The inventor of this unique vessel, David Borton, said that the most important benefit of an all-solar power source is the chance to eliminate the use of fossil fuels that contribute to climate change. Here is a boat that will allow mariners to enjoy uncomplicated, quiet, reliable performance, while maintaining a clear conscience.
A physicist and retired professor at Rensselaer Polytechnic Institute, Borton has been focused on solar power from its beginnings. The name of his nautical enterprise is Solar Sal Boats, a division of Sustainable Energy Systems. He said he has followed (and contributed to) the development of the four or five critical pieces involved in electric boating: direct current motors, batteries, battery charger-controllers, displacement hull shaping, and, importantly, solar panels.
Borton lives in a solar-powered home with panels on his barn that power a local radio station. He’s all-in on solar, with his prime motive being a concern for the health of our planet. “I didn’t just want to prove something,” he said. “I wanted people to have available a practical invention, kind to the environment, which could also be a commercial success.”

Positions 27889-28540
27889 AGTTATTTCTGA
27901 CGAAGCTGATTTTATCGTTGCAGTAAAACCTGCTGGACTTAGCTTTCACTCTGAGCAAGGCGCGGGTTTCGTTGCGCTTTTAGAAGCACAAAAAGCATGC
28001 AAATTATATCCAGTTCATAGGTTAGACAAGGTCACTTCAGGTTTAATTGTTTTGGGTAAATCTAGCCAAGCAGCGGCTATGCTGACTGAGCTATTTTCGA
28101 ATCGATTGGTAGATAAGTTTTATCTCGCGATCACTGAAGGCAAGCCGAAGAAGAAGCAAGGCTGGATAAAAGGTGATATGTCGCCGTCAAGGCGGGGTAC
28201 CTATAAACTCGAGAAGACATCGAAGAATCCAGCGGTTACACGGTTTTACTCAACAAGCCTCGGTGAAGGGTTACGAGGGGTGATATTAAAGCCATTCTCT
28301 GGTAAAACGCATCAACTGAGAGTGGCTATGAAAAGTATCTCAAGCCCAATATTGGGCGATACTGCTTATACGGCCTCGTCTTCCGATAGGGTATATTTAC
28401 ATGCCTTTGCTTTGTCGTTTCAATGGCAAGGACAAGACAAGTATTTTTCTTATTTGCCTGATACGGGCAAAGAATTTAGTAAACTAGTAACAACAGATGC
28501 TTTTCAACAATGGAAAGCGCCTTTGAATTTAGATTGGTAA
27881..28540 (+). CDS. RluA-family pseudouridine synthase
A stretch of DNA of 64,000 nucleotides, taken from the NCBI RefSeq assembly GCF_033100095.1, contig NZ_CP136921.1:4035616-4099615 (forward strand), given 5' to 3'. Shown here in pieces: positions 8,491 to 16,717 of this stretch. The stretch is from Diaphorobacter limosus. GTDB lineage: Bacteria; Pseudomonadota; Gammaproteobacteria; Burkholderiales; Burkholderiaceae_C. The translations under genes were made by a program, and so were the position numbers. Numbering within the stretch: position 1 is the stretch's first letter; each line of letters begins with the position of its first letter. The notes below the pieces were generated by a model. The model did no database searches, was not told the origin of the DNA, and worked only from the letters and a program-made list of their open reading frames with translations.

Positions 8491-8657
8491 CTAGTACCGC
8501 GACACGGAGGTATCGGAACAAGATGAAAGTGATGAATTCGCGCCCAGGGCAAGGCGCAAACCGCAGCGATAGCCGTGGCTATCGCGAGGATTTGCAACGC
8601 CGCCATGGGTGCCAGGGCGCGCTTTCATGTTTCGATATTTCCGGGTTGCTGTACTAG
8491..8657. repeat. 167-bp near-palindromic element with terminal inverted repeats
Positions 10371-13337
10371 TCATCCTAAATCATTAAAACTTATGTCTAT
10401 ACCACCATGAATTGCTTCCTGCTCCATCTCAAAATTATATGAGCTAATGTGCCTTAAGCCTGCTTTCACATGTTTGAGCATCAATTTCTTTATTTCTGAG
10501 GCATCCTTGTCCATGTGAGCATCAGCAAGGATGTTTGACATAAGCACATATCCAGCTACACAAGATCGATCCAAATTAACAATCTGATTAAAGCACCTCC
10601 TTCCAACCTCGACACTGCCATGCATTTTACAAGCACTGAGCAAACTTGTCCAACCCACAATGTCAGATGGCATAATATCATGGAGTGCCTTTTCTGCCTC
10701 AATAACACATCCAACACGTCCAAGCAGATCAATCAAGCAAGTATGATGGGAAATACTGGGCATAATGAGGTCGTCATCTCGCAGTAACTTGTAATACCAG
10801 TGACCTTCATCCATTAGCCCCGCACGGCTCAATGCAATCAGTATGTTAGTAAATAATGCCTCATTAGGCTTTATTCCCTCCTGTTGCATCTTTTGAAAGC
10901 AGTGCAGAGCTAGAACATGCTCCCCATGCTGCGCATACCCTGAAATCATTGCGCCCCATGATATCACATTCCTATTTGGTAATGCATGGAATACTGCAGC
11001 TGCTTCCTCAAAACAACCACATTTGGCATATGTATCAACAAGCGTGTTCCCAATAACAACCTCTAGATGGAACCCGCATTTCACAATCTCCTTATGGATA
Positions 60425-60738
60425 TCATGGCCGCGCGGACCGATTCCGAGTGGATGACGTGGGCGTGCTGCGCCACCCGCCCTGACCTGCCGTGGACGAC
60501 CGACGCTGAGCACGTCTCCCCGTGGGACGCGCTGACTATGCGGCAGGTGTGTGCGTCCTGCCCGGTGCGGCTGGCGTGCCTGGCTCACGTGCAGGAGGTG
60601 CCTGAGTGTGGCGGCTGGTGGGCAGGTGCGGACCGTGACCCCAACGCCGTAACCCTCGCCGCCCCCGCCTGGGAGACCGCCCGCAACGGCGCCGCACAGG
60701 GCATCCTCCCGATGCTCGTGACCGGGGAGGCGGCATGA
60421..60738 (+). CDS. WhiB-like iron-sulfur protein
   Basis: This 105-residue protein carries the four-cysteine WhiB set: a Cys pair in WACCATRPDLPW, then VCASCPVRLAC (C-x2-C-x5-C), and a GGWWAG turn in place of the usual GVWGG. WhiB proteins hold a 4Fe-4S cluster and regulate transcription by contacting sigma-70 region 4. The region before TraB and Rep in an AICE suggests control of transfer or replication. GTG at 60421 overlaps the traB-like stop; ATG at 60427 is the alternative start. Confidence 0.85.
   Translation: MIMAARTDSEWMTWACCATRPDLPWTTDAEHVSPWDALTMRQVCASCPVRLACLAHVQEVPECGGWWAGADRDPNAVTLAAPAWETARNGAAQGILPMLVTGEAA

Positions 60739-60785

Sustainable Energy Systems has previously built a handful of one-off wooden boats in different sizes; Solar Sal 24, a fiberglass production boat, is the next step. In addition to the prototype, two more hulls have been built and will be fitted out at Belmont Boatworks. And Borton is experimenting with a fifth model, a 16-footer that actually planes with a modest, 10-kilowatt motor. All of these boats have proven practical in varied ways. His largest, a 44-footer, was licensed by the Coast Guard to take paying passengers for rides on the Hudson River from its homeport in Kingston, New York. Another of his boats, a 40-footer, made a cargo trip the length of the Erie Canal.